1 cup hulled millet
½ tablespoon duck fat, ghee or raw sesame oil
3 cups well seasoned stock, I used chicken
1 cup peeled, par cooked chestnuts
1 knob fresh young ginger, roughly chopped
12 fresh or raw dried walnut halves soaked overnight in lightly salted water, drained well
Bring the stock to a simmer
Heat a separate pan and add the fat or oil
Toss in the millet
Stir using a wooden spoon, keep it moving until the millet is evenly lightly toasted and nutty smelling
Pour the hot stock into the pan, being careful of the steam created
add the chestnuts and ginger
Stir to combine and cover with a tight fitting lid
Place on a diffuser and turn the heat to low
Cook for 30minutes
Turn off the heat but leave the lid on for a further 10 minutes
Stir gently to combine, the grains should be fluffy and very slightly sticky. For greater fluff factor toast a little more and add ¼ cup less stock
Serve with soaked walnuts, freshly steamed green beans and broccoli
We ate this with sticky slow roasted pumpkin, parsnips, onion and garlic and cultured red cabbage pickles; it was declared a big hit. A little grain and lots of vegetables, a fine meal makes.
Note: The fat and chicken stock are optional, I use them because they not only increase the nutrient value of this dish, they also contribute fantastic flavour, great texture and slow the absorption of sugars in the grains; so you stay satisfied for longer. The cultured vegetables assist your body to utilise the nutrients and provide plenty of vitamins, live enzymes and probiotic bugs; to aid digestion. These are some of the principles of nutrient dense dining.
I brought several kilos of each home, I will be finding good places to include both over the next few weeks, I may even make some chestnut flour; for a dense divine Italian style cake. Iv’e spent a fair bit of today admiring, photographing, peeling and cracking, this is my kind of fun.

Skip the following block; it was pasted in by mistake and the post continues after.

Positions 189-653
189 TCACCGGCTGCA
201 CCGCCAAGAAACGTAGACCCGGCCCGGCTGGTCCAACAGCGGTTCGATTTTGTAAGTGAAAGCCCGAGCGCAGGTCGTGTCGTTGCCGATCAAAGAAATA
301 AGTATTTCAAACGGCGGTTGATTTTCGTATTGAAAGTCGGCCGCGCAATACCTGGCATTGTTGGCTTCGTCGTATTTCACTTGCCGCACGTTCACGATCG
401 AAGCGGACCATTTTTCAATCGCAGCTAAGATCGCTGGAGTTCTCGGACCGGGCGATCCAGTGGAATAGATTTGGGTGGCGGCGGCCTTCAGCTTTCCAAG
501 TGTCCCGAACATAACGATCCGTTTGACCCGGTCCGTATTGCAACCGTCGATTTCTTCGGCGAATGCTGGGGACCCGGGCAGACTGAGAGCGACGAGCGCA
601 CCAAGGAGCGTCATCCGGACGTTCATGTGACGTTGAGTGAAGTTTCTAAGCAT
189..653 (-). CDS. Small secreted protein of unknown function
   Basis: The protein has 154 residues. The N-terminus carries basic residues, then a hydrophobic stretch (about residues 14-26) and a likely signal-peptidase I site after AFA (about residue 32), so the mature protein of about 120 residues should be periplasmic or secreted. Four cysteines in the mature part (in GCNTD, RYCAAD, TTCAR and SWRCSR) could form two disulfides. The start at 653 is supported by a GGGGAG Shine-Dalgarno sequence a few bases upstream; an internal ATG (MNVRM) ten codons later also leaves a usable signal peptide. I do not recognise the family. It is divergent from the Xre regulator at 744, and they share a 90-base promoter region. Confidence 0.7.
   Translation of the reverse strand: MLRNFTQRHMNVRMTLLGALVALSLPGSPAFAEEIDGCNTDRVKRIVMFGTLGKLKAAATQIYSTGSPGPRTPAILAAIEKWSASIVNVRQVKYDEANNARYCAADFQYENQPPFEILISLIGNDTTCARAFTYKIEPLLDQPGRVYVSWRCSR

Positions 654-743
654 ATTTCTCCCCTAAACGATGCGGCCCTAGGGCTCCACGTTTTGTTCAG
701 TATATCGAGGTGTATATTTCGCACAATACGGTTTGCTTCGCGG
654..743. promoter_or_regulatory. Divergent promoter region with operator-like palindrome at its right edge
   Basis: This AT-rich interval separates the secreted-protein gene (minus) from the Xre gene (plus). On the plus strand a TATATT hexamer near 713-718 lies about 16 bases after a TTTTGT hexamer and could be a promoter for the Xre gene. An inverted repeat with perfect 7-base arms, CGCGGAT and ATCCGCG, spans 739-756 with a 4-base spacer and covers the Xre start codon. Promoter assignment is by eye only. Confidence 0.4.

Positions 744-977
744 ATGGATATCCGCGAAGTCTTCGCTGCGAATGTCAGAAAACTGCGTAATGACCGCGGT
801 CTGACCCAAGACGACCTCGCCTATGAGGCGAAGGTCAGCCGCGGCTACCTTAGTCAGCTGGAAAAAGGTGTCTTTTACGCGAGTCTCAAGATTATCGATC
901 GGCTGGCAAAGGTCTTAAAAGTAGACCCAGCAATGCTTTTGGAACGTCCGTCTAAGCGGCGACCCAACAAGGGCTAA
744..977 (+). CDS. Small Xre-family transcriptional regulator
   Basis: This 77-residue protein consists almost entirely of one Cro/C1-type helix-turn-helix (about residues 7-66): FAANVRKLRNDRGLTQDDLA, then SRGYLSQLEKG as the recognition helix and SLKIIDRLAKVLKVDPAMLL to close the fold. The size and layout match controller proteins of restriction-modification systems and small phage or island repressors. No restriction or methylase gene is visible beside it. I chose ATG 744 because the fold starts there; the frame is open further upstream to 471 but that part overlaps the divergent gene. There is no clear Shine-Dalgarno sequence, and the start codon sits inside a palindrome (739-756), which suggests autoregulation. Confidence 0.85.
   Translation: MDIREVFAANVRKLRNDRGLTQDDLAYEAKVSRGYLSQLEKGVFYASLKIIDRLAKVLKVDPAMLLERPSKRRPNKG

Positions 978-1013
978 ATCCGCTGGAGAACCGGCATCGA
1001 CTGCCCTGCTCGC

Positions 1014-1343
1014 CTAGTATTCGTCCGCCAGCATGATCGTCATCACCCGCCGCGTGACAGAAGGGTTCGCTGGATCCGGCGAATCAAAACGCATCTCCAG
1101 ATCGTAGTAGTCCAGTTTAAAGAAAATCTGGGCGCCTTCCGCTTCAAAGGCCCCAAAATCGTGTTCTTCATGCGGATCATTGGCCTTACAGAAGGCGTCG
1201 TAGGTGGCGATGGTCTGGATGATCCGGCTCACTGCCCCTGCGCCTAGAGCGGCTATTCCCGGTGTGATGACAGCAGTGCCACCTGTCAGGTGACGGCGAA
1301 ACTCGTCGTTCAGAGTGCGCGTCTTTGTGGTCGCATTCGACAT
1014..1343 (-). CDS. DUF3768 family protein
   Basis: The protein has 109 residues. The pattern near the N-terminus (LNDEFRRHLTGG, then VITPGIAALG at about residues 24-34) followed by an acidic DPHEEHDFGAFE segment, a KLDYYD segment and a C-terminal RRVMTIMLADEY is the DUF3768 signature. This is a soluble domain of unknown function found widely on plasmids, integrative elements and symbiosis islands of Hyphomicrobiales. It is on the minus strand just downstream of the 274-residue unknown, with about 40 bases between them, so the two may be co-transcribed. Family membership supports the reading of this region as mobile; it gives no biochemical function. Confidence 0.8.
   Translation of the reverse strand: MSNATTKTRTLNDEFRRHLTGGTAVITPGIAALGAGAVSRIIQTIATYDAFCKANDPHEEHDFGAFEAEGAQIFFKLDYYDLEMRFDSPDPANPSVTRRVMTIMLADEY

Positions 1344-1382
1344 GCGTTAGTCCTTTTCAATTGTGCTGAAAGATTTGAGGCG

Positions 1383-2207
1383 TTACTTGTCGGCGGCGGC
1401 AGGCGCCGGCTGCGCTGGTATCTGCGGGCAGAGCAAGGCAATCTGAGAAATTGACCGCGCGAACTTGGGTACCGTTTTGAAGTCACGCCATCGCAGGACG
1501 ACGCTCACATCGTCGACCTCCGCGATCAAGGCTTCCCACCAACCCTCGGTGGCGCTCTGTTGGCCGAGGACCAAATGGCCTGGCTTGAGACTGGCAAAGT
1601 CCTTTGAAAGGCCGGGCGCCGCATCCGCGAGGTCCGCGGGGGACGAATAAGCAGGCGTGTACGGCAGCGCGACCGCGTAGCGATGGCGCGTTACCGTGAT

JUST PICKED OR STORE BOUGHT CHESTNUTS…Contain the chestnuts in a bag that breathes and place them in the fridge for up to six weeks. When you are ready to use them pierce the flat side with a small sharp knife and make a slit. Place on a roasting tray and roast at 200˚C until the skin splits and they are soft. Wrap in a cloth to allow them to steam and both skins to soften, peel and eat whilst warm. Or place on embers and turn frequently until cooked through, then do the cloth trick and peel. If you want the flesh intact to cook with, place the chestnuts in cold water and bring to a simmer for 5 minutes. Remove to cool water and peel the outer skin off whilst they are still warm. return to the water and simmer 5-8 minutes and then peel the inner pellicle (brown inner skin) from the nut, which will leave you a wrinkly, crinkly chestnut; to use as you will. I like to cook these a bit more, add a little fat (duck fat or coconut fat work well, depends on your taste) then squash the chestnuts into mush and squish them into little balls, I then roll them in chopped roasted almonds, these are a treat after dinner or in the lunchbox of someone you adore- could be you?